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Flashcards in Overweight And Obesity Deck (20):

Obesity classification

<18.5 - underweight
18.5-24.9- healthy weight
25-30 overweight
30-35- class 1 obese
35-40 class 2 obese
40+ - morbidly obese


Pathways to excess adiposity

Energy expenditure: fat free mass, physical activity, medications, androgen deficiency

Physical environment: food access, access to physical activity

Social influences: advertising, tv watching, parental and societal influences, media

Personality and reward circuitry: reward sensitivity, impulsivity, abnormal eating, food addiction

Genetics and epigenetics: early developmental programming, genetic and epigenetic factors

Eating habits, appetite and satiety: medications, impaired satiety signalling, insensitivity to hunger and fullness, eating rare

Food environment: availability, palatability, energy density, portion size


Treatment option

Bariatric surgery- sleeve, bypass, staple, gastric ballon, lap ban
Publicly funded surgery access is limited and not suitable for all candidates

Appetite suppressant (duromine, metformin, GLP-1 analog)
Very low energy diets (optifast, medslim etc)
Lifestyle intervention - nutrition, physical activity


Role of the dietitian

Nutrition assessment
Identifying barriers and enablers for weight loss/ weight gain
Identifying the person centres goals: that will result in change
Managing other existing nutritional issues
Advising/ recommending most effective nutritional management plan that is evidence based
Providing support/ coaching to maintain weight loss
Identifying other issues such as psychological stress/ eating disorders


Nutrition assessment

1. Discuss reason for referral/ presentation
2. Assess readiness to change, social factors, barriers and enablers
3. Identify risk factors and comorbidities
4. Anthropometry
5. Assess food habits, eating attitude and nutrient intake
6. Physical activity assessment
7. Develop dietary plan
8. Develop behavioural strategies
9. Establish goals
10. Establish a review plan


Gastric bypass

Small stomach pouch created by dividing top section of the stomach to the jejenum, then connecting the isolated stomach to the duodenum and connecting this to a lower section of the small intestine.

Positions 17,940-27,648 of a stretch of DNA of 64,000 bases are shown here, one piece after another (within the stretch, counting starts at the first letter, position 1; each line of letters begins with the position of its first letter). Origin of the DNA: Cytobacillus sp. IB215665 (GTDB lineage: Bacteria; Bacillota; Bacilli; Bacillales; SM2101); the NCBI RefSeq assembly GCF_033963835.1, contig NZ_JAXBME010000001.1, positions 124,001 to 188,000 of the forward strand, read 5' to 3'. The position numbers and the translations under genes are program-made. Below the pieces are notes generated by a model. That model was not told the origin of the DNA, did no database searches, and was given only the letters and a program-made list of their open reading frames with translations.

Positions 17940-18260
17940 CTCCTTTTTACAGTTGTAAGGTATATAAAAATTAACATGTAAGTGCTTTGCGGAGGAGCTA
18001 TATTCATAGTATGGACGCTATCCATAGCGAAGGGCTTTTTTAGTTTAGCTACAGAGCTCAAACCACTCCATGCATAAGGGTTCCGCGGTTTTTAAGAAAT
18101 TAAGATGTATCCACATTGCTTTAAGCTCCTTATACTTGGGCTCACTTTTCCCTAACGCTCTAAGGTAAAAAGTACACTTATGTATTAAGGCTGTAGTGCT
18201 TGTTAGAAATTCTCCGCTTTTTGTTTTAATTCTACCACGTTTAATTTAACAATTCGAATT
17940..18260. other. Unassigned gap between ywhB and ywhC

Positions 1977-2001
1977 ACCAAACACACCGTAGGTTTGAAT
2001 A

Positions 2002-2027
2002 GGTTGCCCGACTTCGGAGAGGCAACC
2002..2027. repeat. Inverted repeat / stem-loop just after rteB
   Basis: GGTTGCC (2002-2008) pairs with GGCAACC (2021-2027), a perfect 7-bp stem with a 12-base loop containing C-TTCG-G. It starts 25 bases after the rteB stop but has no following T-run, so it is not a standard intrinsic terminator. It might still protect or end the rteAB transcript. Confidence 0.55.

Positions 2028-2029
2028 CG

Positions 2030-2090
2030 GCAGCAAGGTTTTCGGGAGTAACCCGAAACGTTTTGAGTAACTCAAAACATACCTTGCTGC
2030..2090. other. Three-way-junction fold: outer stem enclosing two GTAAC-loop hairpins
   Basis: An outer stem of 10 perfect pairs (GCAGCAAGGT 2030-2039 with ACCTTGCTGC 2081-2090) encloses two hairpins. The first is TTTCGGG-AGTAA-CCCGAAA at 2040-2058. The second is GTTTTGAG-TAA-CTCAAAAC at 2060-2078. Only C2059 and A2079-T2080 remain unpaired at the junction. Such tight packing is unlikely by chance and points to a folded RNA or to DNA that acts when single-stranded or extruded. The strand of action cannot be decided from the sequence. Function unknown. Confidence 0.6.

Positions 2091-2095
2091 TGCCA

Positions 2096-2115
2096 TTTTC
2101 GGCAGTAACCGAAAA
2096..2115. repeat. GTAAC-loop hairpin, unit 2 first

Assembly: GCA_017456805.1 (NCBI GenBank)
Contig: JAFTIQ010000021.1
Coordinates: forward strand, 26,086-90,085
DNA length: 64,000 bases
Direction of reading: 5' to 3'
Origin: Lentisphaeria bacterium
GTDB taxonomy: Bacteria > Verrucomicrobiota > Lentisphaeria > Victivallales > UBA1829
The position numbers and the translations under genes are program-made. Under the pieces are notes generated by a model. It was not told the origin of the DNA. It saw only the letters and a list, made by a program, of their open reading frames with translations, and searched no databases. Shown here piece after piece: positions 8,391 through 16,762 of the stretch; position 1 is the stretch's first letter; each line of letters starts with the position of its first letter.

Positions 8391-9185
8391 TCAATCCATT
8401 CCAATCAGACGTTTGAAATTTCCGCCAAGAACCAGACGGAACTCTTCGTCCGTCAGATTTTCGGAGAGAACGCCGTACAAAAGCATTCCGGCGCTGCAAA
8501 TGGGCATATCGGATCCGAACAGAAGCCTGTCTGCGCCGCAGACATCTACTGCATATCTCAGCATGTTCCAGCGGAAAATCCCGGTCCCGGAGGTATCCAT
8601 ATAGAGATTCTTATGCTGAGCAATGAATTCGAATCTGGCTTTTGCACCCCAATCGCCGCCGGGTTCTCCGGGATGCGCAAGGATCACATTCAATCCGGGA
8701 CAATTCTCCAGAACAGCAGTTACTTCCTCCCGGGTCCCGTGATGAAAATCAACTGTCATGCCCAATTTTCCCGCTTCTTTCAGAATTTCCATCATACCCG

Stomach is now smaller (fewer calories consumed) and duodenum is not available to absorb some nutrients and calories.
Therefore promotes satiety, reduces hunger and assists in long term >50% weight loss.
Can lead to nutritional deficiencies- B12, iron, calcium and folate, leakage along staple lines and obstruction of digestive tract


Laparoscopic sleeve gastrectomy

Remove approx 80% of the stomach so remaining stomach is tubular pouch that resembles a banana
New stomach pouch reduced stomach volume, therefore calories absorbed
Impact hormones reducing hunger, increasing satiety and greater blood sugar control

Advantages- rapid weight loss of >50%, no foreign objects or rerouting, causes favourable
Hormonal changes
Disadvantages- non reversible, potential for long term vitamin deficiencies, higher early complication than AGB


Laparoscopic gastric band

Inflatable band placed around upper portion of stomach, creating a small pouch. Eating a small amount of food will satisfy hunger and promote satiety. Feeling of fullness dependent on size of opening between the pouch and remainder of the stomach. Reduced hunger and calories consumed. Excess weight loss of 40-50%
Disadvantage- less weight loss, can result in band slippage or erosion, requires strict adherence to post operative diet and follow up visits


Discuss reason for referral

Discuss clients expectations
Address any unrealistic expectations (age, gender, ethnicity)